Engineering and Manufacturing
The police can’t contain Carmen! Will Vector Man step in to save the day? This lesson will apply Newton’s 3rd Law of Motion and identify action-reaction pairs. Definitions included: Newton’s 3rd Law of Motion Misconceptions included: a car engine pushes a car forwards, friction always hinders motion, a bigger/stronger object exerts more force than a smaller/weaker object Equations: Newton’s 3rd Law of Motion Show Less
All is quiet inside the anthropology and archaeology museum… until Carmen strikes again! This lesson will apply Newton’s 2nd Law of Motion to moving and accelerating objects. Definitions included: Newton’s 2nd Law of Motion, proportional (directly proportional), inversely proportional, proportionality constant. Misconceptions included: every force causes acceleration, force is equal to mass times acceleration. Equations: Newton’s 2nd Law of Motion Show Less
It’s no surprise that forces are everywhere! But how do we work out which forces are important, and which ones can be ignored? This lesson will distinguish between external and internal forces, before diving into more examples of contact forces. Definitions included: system, external force, internal force, compression, tension, shear, normal force, tension force, elastic force, ideal object Show Less
Vector Man rescues a waiter from a burning restaurant, but forgets to put out the fire! This lesson will explain how to draw free body diagrams. Definitions included: free body diagram, net external force
Vector Man rescues someone who is having a heart attack! But he doesn’t take them to the hospital… This lesson will apply Newton’s 1st Law of Motion to stationary, moving and accelerating objects. Definitions included: net external force, translational equilibrium, static equilibrium, dynamic equilibrium, Newton’s 1st Law of Motion. Misconceptions included: objects only move when acted upon by a force, when the force is removed the object returns to its natural state of rest, there are no forces acting on a stationary object, only active forces exist, passive forces do not exist. Show Less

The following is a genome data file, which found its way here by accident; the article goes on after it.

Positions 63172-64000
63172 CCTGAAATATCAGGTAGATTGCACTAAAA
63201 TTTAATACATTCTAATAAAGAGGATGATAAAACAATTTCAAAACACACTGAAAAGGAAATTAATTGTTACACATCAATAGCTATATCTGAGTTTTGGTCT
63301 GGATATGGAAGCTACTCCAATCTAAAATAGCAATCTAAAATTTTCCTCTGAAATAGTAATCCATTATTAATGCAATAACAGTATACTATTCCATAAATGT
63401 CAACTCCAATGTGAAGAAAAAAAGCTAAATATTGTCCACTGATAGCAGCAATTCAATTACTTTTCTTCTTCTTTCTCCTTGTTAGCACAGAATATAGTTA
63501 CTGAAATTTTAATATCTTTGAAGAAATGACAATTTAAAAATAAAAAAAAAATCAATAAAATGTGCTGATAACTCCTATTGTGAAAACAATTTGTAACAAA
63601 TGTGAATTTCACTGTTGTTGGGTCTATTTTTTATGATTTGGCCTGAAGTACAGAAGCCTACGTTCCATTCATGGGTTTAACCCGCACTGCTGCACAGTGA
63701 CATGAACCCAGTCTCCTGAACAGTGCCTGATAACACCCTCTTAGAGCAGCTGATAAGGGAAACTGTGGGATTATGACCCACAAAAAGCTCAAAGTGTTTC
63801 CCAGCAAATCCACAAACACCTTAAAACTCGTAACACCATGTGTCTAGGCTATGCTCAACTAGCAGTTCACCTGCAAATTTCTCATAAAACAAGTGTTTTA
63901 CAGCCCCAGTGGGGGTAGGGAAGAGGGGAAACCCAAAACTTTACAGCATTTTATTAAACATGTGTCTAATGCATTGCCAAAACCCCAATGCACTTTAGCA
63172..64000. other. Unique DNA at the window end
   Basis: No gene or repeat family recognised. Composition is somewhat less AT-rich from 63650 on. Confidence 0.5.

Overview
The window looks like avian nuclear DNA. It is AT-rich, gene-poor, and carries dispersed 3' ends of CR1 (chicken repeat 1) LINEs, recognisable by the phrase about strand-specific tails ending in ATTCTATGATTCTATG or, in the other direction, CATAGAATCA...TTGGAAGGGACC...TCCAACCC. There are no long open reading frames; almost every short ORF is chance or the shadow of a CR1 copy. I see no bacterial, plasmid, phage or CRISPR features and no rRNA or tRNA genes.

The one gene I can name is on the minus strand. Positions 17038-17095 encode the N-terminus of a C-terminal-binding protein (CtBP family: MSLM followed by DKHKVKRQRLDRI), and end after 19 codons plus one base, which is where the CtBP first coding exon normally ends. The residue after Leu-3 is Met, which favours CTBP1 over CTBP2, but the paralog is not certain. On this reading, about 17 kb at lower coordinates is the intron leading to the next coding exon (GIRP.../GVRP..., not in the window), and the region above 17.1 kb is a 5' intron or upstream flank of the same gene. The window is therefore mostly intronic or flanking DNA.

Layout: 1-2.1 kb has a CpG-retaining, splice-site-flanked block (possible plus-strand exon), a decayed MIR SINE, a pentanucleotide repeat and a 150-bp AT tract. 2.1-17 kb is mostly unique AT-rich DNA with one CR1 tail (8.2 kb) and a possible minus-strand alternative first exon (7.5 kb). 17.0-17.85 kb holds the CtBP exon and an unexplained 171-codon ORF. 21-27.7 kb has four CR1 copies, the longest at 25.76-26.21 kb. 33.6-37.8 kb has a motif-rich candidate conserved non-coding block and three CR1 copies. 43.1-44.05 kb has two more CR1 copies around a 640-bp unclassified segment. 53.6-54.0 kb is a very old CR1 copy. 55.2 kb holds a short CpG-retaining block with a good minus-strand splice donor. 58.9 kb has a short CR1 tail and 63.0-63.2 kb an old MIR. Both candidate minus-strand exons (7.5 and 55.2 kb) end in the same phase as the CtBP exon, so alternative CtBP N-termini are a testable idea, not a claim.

Forces are like friends… some are real and some are fake! This lesson will distinguish between real and fictitious forces. Definitions included: frame of reference, inertial frame of reference, non-inertial frame of reference, real force, fictitious force (pseudo force), centripetal force, centrifugal force, coriolis force Misconceptions included: when a car brakes the seat pushes the passenger forwards, circular motion is caused by the centrifugal force Show Less
Lotus isn’t the only one who has noticed that Ian is up to something… This lesson will explain how dynamic friction is dependent on the normal force and roughness of a surface, but independent of speed and apparent contact area. Definitions included: dynamic friction (kinetic friction), coefficient of dynamic friction Equations included: dynamic friction Misconceptions included: an object only moves when acted upon by a force, when the force is removed the object returns to its natural state of rest, friction is always bad Show Less
A birthday party isn’t complete without cake, music and drama! This lesson will introduce the most common types of contact forces encountered in Physics. Definitions included: contact force, normal force, friction force, static friction, dynamic friction (kinetic friction), ground reaction force, rolling resistance, drag force, lift force, buoyancy force. Misconceptions included: the normal force always opposes the weight force, objects that sink do not experience a buoyancy force. Show Less